Lawyer loneliness: Facing and fighting 'No. 1 public health issue'
It can be lonely being a lawyer. We often spend long hours working in isolation. Even in law school, with almost 200 other students around me, I felt the sense of loneliness keenly. I saw my fellow classmates as competition. We were pitted against each other and graded on a curve, meaning my classmates’ success directly affected my own.
Shasta Nelson, the author of Frientimacy: How to Deepen Friendships for Lifelong Health and Happiness, says loneliness is the No. 1 public health issue. Research shows that our relationships have more impact on our health than any other factor—including diet, exercise or even smoking. Nelson says, “The lonelier we are, the more wear and tear our bodies experience as a result of any stress in our lives.” Former U.S. Surgeon General Vivek Murthy is also sounding the alarm on the loneliness epidemic.
Nurturing relationships requires intentionality. Carving out time and fostering genuine human connection takes effort. Many lawyers struggle withlack of control over time, which makes it more challenging to nurture connections with loved ones.
Rachel Lynn Foley, a solo bankruptcy practitioner in Independence, Missouri, experienced loneliness because as a solo she does not have the opportunity to strategize or share ideas with other lawyers. “You may have strategy sessions with other solos,” she says,“but oftentimes we guard our thoughts and our questions because business is cutthroat and you do not wish to expose yourself or reveal you do not know as much as you think others think you should know.” Foley also says she thinks there’s less willingness among experienced lawyers to mentor younger ones.
Wayne Silver, a bankruptcy lawyer in Mountain View, California, says, “You have to keep client secrets from everyone else forever—and often about stuff that is intellectually and emotionally challenging.”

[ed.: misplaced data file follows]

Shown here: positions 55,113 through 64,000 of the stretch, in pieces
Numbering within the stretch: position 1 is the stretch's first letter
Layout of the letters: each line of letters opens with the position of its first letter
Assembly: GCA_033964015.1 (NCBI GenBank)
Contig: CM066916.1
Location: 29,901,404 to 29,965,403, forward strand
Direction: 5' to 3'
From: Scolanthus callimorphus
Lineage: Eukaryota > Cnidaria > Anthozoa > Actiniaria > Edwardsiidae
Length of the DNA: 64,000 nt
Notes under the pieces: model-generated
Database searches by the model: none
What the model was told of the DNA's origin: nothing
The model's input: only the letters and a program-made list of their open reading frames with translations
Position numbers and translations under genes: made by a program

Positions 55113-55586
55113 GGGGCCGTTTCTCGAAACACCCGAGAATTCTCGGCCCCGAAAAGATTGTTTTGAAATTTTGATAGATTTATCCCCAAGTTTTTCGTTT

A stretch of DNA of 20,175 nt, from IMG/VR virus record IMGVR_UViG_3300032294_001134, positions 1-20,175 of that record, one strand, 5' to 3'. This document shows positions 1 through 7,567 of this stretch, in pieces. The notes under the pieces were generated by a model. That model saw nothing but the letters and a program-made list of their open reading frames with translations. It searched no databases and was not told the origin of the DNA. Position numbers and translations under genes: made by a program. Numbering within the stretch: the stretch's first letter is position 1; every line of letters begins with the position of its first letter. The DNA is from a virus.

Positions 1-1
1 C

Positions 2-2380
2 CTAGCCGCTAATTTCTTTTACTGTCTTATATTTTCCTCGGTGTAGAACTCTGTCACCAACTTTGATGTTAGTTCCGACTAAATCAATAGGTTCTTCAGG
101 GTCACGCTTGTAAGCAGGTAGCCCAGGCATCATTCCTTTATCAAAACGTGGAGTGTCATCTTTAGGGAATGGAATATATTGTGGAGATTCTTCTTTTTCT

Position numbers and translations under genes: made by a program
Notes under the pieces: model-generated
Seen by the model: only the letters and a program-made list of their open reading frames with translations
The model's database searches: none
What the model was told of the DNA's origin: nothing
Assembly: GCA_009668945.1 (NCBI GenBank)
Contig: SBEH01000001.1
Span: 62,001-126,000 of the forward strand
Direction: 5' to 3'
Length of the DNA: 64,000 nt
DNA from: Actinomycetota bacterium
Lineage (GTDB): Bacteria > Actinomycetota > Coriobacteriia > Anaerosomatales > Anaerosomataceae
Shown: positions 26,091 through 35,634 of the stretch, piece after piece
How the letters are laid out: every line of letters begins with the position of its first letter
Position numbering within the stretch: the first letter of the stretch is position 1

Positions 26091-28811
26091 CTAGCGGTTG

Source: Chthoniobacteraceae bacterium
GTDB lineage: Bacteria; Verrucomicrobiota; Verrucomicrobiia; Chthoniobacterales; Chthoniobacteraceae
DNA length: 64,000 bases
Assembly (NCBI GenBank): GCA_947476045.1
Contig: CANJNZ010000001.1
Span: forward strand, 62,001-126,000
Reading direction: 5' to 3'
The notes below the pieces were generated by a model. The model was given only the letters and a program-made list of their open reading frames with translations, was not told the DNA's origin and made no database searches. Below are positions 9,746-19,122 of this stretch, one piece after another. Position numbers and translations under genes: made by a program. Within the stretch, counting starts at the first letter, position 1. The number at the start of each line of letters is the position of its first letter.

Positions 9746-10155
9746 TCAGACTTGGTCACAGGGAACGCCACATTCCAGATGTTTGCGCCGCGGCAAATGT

Rachel Fry, a clinical psychologist from Birmingham, Alabama, who frequently works with lawyers, says the intense workload and inability to mesh work with life can create loneliness and isolation issues for lawyers.
Chelsea Brown, a recent graduate of Emory University School of Law, is an “aspiring public defense attorney, hoping to work in the Atlanta area.” Looking back on her law student experiences, she says, “There is little to no collaboration allowed in law school.And as a result, already independent by nature, students isolated themselves even more.” Brown also says she believedshe was the only person in the entire class who was lost or confused. She thought that “if I belonged in law school that I wouldn’t feel this way.”
“As a black student, I continued to feel on the outs with my white colleagues, and that particular feeling of loneliness persisted beyond my first year,” Brown adds. The sense that you do not belong is a major contributor to feeling loneliness and isolation.
ACTING AGAINST ISOLATION
There’s no easy solution for breaking the cycle of isolation and loneliness. It’s difficult to reach out and connect with someone when you’re feeling lonely.
Mark Perlmutter, a lawyer turned therapist in San Francisco, says the first step toward breaking the loneliness is to name the problem. The next step is to extend ourselves—that is, make an effort to reach out to people with whom we might want to be friends. Perlmutter emphasizes that these steps can be difficult, but adds: “There is nothing more powerful to combat loneliness than the knowledge that we are not alone in our loneliness.”
Lawyers can make it a priority to connect with other people and find activities that help break up the day. Fry explains: “If you don’t train yourself to integrate buffers during times of low stress, the crisis periods will become much harder to manage.”
Jeena Cho consults with Am Law 200 firms, focusing on strategies for stress management, resiliency training, mindfulness and meditation. She is the co-author of
Jeena Cho consults with Am Law 200 firms, focusing on strategies for stress management, resiliency training, mindfulness and meditation. She is the co-author ofThe Anxious Lawyer and practices bankruptcy law with her husband at the JC Law Group in San Francisco.